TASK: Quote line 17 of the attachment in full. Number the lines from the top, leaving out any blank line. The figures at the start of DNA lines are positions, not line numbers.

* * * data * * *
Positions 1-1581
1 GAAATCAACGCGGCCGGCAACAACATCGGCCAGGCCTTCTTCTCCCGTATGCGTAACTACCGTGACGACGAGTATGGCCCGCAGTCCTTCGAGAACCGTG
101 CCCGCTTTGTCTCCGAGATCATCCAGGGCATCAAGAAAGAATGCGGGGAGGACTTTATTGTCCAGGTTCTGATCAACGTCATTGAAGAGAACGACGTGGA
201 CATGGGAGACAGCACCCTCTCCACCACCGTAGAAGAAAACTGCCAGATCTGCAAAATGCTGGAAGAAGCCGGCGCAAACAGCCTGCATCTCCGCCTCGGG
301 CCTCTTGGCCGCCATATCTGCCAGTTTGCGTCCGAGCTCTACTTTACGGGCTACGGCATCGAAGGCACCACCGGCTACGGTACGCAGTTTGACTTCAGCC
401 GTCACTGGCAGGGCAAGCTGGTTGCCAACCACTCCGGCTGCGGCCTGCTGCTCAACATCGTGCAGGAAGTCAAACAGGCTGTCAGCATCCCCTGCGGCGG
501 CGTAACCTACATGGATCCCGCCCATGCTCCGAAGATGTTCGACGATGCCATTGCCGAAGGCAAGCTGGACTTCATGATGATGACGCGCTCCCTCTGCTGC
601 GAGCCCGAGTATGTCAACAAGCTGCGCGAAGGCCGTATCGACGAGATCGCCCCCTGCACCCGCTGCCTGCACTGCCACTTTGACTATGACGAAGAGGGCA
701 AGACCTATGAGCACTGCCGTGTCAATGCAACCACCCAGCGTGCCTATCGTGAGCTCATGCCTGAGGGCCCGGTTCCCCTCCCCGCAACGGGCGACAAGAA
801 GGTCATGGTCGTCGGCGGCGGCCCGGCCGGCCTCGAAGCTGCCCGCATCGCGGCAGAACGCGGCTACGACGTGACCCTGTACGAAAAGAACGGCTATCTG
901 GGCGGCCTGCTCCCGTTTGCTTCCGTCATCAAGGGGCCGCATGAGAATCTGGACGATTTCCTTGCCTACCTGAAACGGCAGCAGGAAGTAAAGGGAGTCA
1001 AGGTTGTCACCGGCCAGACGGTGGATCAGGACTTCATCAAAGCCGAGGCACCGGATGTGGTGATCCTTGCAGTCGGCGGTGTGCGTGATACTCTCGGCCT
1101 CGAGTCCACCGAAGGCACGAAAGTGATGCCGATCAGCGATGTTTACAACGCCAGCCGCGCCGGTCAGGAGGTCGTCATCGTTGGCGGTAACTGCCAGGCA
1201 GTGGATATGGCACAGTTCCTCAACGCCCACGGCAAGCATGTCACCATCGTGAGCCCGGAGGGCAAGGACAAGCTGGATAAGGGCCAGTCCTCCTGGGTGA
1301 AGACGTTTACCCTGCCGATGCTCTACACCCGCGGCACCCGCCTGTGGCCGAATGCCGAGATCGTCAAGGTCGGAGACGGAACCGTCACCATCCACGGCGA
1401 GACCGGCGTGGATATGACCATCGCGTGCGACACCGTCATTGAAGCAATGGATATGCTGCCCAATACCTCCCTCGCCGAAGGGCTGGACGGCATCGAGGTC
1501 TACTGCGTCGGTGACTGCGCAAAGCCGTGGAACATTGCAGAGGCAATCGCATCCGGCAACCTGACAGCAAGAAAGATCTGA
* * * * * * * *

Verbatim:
1501 TACTGCGTCGGTGACTGCGCAAAGCCGTGGAACATTGCAGAGGCAATCGCATCCGGCAACCTGACAGCAAGAAAGATCTGA